Yes, this exists on the filer. Any other thoughts on what might be going on??
Mixed mode qtree: Lot of our users access and modify files/folders from various operating systems (windows, linux and mac).
Testing the home directories: We have actually migrated home directories for few users and asked them to test the same. Our observations are mentioned below. So we are stuck at this place.
1. When we set the NTFS permissions on a home directory (from a windows server present in the domain): The user is able to access the home directory (and containing folders) properly from windows clients. But, from Linux clients using NFS, users get "permission denied" errors - this could be because the "Unix perms" are always "root:daemon".
2. When we set the Unix permissions on a home directory (from a windows server present in the domain using secure share s/w): The user is able to access the home directory (and containing folders) properly from Linux clients using NFS. But, users get "access denied" errors when accessed from windows clients.
One more quick question: Is there any way to see the effective latest (NTFS/Unix) permissions of a file / folder that is residing on a mixed mode qtree from the filer? I thought it would be really helpful while troubleshooting issues if this was possible.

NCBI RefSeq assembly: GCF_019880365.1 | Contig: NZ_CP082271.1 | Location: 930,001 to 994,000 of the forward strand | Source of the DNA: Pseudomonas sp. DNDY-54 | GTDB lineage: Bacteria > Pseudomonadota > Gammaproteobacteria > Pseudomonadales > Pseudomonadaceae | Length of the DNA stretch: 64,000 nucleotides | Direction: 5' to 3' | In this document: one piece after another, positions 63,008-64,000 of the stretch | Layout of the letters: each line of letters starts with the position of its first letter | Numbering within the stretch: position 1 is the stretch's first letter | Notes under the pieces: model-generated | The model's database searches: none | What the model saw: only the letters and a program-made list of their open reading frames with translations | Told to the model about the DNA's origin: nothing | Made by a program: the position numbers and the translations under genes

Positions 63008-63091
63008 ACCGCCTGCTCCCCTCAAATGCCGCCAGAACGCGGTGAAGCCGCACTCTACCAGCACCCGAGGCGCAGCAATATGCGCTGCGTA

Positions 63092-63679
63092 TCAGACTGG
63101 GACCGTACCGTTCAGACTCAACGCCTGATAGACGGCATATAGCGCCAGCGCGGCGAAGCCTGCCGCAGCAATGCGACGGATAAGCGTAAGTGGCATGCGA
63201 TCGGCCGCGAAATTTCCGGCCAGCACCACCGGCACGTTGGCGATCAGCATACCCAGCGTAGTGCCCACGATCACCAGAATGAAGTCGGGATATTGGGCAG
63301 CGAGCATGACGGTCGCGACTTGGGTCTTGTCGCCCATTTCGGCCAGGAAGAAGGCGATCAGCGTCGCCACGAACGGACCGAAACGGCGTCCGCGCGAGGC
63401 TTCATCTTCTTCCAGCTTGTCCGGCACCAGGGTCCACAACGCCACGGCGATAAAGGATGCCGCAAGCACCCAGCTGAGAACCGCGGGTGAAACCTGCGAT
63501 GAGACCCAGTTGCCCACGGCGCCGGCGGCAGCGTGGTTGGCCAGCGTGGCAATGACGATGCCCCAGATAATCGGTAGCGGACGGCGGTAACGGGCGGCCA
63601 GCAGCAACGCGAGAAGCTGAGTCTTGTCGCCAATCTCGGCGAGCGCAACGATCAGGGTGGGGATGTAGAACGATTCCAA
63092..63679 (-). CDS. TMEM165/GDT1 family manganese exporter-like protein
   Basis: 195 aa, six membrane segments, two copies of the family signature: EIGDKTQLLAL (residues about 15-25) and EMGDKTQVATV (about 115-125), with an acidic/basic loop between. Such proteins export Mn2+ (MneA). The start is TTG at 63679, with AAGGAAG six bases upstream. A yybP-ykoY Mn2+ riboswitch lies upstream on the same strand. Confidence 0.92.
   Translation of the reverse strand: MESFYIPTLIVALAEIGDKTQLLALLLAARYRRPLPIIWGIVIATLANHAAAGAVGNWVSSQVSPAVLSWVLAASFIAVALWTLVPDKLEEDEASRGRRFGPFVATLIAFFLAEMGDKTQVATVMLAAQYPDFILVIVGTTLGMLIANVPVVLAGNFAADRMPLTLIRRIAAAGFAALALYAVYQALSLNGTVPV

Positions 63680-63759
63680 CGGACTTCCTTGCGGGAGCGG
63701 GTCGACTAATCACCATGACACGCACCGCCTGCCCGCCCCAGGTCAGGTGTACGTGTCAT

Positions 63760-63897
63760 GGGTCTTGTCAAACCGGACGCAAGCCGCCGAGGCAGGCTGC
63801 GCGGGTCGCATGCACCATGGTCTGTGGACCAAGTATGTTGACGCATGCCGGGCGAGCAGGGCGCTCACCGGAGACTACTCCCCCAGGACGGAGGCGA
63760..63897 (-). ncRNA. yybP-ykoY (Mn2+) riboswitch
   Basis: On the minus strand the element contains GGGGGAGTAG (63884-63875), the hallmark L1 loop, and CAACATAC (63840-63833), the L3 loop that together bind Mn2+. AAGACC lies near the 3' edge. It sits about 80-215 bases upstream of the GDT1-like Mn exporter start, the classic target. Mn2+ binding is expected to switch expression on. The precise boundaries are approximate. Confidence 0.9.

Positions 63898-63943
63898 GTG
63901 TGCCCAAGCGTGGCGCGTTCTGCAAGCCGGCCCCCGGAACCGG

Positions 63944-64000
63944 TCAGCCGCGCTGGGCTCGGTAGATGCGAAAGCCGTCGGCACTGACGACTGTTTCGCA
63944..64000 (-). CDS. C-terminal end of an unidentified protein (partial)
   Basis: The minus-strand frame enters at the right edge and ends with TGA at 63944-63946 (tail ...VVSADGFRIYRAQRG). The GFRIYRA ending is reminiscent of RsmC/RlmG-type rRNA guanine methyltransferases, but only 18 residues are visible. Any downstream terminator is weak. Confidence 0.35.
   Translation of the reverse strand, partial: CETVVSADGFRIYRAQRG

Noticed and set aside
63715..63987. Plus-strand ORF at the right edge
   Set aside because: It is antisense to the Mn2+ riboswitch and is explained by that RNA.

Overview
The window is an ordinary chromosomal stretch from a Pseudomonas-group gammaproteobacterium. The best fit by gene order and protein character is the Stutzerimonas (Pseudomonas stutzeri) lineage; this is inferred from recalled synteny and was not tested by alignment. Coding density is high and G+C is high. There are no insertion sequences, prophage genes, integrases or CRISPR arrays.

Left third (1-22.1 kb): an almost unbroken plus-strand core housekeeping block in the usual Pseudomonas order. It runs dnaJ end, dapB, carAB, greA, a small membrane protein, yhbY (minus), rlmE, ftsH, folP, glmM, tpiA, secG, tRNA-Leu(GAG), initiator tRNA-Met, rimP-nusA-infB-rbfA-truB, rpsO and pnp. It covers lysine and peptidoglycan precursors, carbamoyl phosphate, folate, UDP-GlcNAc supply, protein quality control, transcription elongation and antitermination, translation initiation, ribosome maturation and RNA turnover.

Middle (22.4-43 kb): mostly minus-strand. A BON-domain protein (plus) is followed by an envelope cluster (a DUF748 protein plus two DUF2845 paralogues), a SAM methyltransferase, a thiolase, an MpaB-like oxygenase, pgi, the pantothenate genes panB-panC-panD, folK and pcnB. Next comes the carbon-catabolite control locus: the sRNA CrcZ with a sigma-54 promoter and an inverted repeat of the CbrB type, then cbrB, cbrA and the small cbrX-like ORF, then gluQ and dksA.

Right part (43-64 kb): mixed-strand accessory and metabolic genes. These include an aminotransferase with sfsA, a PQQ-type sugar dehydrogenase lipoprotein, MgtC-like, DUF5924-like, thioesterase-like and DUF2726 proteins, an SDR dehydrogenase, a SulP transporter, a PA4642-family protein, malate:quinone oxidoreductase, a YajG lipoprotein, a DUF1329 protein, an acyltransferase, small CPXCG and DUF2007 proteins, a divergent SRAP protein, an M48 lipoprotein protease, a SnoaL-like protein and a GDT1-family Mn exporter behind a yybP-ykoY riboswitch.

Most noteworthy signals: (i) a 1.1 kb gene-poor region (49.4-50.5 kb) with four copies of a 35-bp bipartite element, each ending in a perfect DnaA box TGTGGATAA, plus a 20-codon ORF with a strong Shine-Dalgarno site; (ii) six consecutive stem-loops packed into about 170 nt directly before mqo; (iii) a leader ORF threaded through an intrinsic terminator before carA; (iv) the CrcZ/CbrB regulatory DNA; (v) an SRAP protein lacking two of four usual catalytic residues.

My other thoughts are if somehow that UNIX username is not existing on the UNIX side or Windows AD account not existing on the AD side or somehow these accounts are not mapping to each other.
BTW the TR3490, not sure if you have gone thru it, gives you a good understanding of the multiprotocol access. You can check couple of things, else I'd recommend to open a support case with NetApp, as if needs to be troubleshooted completely with the data from your systems.
Check if you are using NIS for unix user authentication, if not, put the unix user in the local /etc/passwd file of the filer. Make sure to update the order for passwd in the /etc/nsswitch.conf file accordingly.
Make sure the UNIX and Windows user names are mapping to each other correctly by looking at the "wcc -s <windowsusername>" and "wcc -u <unixusername>".
If these are the same names, then the filer would do an automatic mapping, if not, you may need to set an explicit mapping in the /etc/usermap.cfg file.
Ensure that the users are in the appropriate groups on UNIX or Windows side which show up on the permissions list.
You can use the "fsecurity" CLI tool on the console to see the complete security descriptor of any file/folder object. That should help you a lot.
Also there's another CLI tool for troubleshooting the access problems, called "sectrace". You can create a filter for any specific user or the path for which you want to trace the access and see why you get permission denied or approved access.
I hope you could fix your issue within these steps.